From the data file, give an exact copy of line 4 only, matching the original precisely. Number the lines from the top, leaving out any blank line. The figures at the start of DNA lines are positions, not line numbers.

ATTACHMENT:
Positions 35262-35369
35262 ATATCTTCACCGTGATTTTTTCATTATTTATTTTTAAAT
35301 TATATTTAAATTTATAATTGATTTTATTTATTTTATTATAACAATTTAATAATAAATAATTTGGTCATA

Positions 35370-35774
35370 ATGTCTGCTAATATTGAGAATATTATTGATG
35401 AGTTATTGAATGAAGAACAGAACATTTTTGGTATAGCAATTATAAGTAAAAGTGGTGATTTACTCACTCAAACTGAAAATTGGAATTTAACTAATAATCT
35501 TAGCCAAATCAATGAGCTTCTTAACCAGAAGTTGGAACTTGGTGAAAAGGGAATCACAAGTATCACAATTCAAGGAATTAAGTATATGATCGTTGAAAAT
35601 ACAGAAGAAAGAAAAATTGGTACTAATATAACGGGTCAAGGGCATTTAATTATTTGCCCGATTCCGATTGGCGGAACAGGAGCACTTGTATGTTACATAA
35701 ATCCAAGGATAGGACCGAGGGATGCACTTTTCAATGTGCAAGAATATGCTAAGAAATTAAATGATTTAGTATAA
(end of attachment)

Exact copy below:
Positions 35370-35774